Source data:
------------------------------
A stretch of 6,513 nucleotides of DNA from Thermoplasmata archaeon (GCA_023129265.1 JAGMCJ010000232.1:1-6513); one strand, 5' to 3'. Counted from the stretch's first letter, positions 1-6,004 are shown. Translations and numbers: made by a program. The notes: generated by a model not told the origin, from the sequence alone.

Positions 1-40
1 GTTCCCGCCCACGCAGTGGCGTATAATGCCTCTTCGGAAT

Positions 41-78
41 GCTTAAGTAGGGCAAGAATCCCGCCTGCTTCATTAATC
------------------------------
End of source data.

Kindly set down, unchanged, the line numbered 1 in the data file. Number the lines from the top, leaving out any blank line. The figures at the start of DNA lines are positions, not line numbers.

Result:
A stretch of 6,513 nucleotides of DNA from Thermoplasmata archaeon (GCA_023129265.1 JAGMCJ010000232.1:1-6513); one strand, 5' to 3'. Counted from the stretch's first letter, positions 1-6,004 are shown. Translations and numbers: made by a program. The notes: generated by a model not told the origin, from the sequence alone.